Imaginary Communities: Utopia, the Nation, and the Spatial Histories of Modernity
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BeschreibungImaginary Communities explores the genre of utopian literature as a tool for understanding the literary, cultural and social theories of modern spatiality.
InhaltsverzeichnisAcknowledgments Introduction: The Reality of Imaginary Communities 1. Genre and the Spatial Histories of Modernity The Institutional Being of Genre Space and Modernity Estrangement and the Temporality of Utopia 2. Utopia and the Birth of Nations Re-authoring, or the Origins of Institutions Utopiques and Conceptualized Space Crime and History Utopia and the Nation-Thing Utopia and the Work of Nations 3. Writing the New American (Re)Public: Remembering and Forgetting in Looking Backward Remembering The Contemporary Cul-de-Sac Fragmentation Consumerism and Class "The Associations of Our Active Lifetime" Forgetting 4. The Occluded Future: Red Star and The Iron Heel as "Critical Utopias" Red Star and the Horizons of Russian Modernity The Long Revolution of The Iron Heel "Nameless, Formless Things" "Gaseous Vertebrate" Simplification and the New Subject of History 5. A Map of Utopia's "Possible Worlds": Zamyatin's We and Le Guin's The Dispossessed Reclaiming We for Utopia The City and the Country Happiness and Freedom The Play of Possible Worlds We's Legacy: The Dispossessed and the Limits of the Horizon 6. Modernity, Nostalgia, and the Ends of Nations in Orwell's Nineteen Eighty-Four From Utopian Modernism to Naturalist Utopia Orwell and Mannheim: Nineteen Eighty-Four as "Conservative Utopia" The Crisis of Modern Reason Modernization against Modernity: The Culture Industry and "Secondary Orality" "If there was hope...": Orwell's Intellectuals Notes Index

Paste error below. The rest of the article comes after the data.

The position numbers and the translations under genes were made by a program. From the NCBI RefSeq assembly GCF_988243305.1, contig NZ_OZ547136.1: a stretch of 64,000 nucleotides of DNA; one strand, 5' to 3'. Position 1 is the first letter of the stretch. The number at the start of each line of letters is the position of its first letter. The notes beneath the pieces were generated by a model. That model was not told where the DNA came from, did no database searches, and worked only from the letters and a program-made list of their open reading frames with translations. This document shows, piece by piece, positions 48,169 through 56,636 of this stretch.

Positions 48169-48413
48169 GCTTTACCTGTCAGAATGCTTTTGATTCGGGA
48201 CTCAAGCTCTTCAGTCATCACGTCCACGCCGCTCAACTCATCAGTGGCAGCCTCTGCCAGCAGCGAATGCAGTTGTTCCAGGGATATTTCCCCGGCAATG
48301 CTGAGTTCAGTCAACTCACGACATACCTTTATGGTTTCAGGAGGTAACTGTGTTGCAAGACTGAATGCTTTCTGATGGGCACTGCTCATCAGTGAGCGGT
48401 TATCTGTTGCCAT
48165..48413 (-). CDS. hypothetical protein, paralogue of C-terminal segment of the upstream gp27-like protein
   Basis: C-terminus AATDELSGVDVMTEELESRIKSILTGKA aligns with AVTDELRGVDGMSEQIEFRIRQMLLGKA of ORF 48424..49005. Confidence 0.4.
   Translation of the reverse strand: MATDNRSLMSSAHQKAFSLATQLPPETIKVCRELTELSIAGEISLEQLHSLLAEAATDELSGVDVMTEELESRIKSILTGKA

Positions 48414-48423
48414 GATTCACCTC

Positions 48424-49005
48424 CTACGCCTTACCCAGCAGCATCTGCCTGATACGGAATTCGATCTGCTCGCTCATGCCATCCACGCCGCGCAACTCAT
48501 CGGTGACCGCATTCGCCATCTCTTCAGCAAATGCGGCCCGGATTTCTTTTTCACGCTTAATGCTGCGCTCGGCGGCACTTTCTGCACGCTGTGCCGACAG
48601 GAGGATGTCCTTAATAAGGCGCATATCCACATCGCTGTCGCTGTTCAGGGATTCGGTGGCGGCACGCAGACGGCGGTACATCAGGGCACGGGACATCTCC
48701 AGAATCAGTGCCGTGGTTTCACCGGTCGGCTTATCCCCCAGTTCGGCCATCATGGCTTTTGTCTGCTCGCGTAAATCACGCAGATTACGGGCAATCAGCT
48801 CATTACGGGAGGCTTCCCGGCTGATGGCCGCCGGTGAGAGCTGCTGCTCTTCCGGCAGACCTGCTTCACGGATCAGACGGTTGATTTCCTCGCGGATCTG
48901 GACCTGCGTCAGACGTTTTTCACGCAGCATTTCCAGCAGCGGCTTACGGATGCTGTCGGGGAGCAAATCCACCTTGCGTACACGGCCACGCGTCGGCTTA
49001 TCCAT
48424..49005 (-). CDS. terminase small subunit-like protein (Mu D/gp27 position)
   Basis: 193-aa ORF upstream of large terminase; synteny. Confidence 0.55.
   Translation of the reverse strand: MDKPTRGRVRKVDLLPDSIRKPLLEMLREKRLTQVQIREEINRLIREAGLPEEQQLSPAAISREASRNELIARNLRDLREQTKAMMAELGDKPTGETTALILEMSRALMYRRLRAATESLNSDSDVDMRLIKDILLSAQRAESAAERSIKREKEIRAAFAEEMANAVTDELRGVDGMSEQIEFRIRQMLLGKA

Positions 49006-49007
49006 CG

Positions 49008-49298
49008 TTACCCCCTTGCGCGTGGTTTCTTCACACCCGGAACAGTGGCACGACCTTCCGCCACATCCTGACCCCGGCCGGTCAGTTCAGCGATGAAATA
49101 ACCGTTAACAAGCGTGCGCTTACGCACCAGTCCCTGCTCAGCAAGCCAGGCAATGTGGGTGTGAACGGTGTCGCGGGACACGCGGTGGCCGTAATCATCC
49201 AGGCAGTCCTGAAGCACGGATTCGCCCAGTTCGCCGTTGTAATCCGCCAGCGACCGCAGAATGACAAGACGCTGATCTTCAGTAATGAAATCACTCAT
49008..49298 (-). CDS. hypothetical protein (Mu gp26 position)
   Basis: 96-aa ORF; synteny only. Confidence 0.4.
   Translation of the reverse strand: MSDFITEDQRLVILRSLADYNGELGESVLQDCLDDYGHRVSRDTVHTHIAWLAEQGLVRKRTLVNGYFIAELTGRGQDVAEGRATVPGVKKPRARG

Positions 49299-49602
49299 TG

PortraitPhillip E. Wegner is Associate Professor of English at the University of Florida.
Pressestimmen"Wegner demonstrates a wide-ranging yet lighthanded philosophical learnedness, an urgent political conscience, and a deeply historical sense that narrative utopias are like specters that haunt particular moments of upheaval, crisis, and contradiction within modernity: whether the threshold between the vestiges of feudal agrarian society and early modern English capitalism, conflicts between the new oligarchy of industrializing late nineteenth-century United States and the increasing militancy of the labor movement, the uneven successes and failures of the Russian Revolution of 1905, or the mid-century Cold War struggles."-Lisa Lowe, author of immigrant Acts; "Insightful and provocative.... A valuable contribution to our thinking about the politics of imagination."-Daniel Cottom, author of Cannibals and Philosophies
Untertitel: Sprache: Englisch.
Verlag: UNIV OF CALIFORNIA PR
Erscheinungsdatum: Juni 2002
Seitenanzahl: 297 Seiten